forward the appropriate forms to dependents with apparent
entitlement.” Id. at *3 (internal quotation marks and
citation omitted). Because violations of the duty to assist
cannot constitute CUE, the Veterans Court concluded that
an alleged violation of § 3.150(b) likewise could not constitute
CUE. Id. The court stated that it did not need to reach
the question of Mrs. Burns’s “apparent entitlement” to benefits
under the regulation. Id. Nevertheless, the court expressed
approval of the Board’s decision on this point. Id.
Following the decision of the Veterans Court, Mrs. Burns
timely appealed.
II
Our jurisdiction to review decisions of the Veterans
Court is limited by statute. 38 U.S.C. § 7292. We have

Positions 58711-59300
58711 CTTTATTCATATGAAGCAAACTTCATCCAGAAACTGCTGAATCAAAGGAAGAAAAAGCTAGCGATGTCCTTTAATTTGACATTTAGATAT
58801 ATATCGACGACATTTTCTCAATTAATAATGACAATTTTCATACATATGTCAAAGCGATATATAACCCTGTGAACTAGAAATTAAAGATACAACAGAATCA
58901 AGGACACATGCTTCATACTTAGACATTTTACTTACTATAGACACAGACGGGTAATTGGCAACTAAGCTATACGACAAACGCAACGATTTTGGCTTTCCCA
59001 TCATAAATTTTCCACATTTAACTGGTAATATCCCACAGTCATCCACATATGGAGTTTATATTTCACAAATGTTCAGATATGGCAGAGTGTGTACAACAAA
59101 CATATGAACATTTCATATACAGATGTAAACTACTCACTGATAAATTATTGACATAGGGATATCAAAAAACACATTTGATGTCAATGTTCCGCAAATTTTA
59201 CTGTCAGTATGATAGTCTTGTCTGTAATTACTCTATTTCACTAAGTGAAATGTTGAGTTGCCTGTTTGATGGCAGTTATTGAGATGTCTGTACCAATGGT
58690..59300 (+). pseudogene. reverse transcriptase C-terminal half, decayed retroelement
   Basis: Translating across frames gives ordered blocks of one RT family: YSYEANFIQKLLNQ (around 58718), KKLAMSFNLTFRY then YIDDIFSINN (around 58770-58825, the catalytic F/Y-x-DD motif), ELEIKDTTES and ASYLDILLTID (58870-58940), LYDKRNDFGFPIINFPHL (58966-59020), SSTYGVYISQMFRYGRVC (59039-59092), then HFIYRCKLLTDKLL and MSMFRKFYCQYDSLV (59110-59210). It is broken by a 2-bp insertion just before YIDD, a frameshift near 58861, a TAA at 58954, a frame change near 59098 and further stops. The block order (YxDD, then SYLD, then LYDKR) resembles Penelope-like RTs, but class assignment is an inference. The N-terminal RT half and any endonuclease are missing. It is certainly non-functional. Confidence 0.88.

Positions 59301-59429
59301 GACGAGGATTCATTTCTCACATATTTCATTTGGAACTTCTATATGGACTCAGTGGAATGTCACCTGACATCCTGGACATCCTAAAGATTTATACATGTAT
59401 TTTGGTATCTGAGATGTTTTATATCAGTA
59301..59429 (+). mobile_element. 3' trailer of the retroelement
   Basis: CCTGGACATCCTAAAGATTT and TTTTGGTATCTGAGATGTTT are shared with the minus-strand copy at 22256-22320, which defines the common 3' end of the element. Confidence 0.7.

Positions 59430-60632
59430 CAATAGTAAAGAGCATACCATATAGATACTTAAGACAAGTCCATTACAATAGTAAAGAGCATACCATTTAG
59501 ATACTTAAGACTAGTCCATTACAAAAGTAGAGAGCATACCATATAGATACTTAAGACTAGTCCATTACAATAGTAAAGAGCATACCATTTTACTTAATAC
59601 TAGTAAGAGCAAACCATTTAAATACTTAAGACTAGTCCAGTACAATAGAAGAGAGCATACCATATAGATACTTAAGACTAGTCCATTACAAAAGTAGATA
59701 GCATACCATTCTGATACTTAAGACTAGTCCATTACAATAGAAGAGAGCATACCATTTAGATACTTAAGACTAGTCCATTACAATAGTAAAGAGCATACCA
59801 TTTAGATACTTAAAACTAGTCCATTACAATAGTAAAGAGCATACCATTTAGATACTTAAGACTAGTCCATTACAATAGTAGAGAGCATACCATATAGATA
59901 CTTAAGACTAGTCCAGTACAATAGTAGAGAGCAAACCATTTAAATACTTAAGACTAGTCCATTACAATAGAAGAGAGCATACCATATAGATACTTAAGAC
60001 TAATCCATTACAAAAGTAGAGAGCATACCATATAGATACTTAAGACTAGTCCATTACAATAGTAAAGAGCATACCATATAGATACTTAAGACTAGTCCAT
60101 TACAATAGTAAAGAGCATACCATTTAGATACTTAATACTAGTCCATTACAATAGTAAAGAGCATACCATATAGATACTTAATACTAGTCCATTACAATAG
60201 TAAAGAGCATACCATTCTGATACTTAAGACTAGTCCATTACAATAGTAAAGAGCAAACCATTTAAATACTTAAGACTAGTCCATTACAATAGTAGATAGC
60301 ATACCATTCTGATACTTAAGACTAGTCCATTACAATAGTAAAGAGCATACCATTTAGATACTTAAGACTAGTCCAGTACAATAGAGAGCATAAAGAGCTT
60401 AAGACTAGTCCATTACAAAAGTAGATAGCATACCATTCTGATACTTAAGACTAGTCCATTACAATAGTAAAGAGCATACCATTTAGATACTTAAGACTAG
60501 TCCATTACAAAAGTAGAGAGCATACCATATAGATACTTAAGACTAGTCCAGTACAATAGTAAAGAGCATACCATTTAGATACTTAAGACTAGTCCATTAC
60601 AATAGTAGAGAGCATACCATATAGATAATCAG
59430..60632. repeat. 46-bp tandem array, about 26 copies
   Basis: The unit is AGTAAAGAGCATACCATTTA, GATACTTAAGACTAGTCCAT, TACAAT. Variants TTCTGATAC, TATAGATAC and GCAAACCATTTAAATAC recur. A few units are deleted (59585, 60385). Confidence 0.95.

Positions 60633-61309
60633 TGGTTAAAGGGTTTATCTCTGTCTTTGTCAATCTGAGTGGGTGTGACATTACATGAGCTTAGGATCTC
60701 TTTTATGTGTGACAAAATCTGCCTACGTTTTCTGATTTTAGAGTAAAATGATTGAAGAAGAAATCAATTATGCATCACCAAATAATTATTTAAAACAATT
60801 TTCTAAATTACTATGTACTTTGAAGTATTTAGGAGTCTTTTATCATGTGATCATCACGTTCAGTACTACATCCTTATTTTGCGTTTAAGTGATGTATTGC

jurisdiction to decide an appeal insofar as it presents a
challenge to the court’s decision regarding a rule of law, including
a decision about the interpretation or validity of
any statute or regulation. Id. at § 7292(a), (d)(1). However,
we lack jurisdiction to entertain a challenge to a factual
Case: 21-1878 Document: 38 Page: 5 Filed: 07/22/2022
6 BURNS v. MCDONOUGH
determination or a challenge to the application of a law or
regulation to the facts of a particular case where, as here,
the appeal presents no constitutional issue. Id. at
§ 7292(d)(2).
III
On appeal, Mrs. Burns makes two arguments. Her
first argument is that the Veterans Court erred in holding
that § 3.150(b) is a duty-to-assist regulation. According to
Mrs. Burns, the duty-to-assist doctrine focuses on the VA’s
obligation to obtain evidence, which does not exist until an
application for benefits is filed. Appellant’s Br. 7, 9–11.3
Second, Mrs. Burns turns to the requirement in § 3.150(b)
that the surviving spouse “ha[ve] apparent entitlement to
[benefits].” Id. at 15–16. Citing the fact that records relating
to her claim were destroyed, Mrs. Burns asks us to invoke
the doctrine of spoliation, see Residential Funding
Corp. v. DeGeorge Financial Corp., 306 F.3d 99, 107 (2d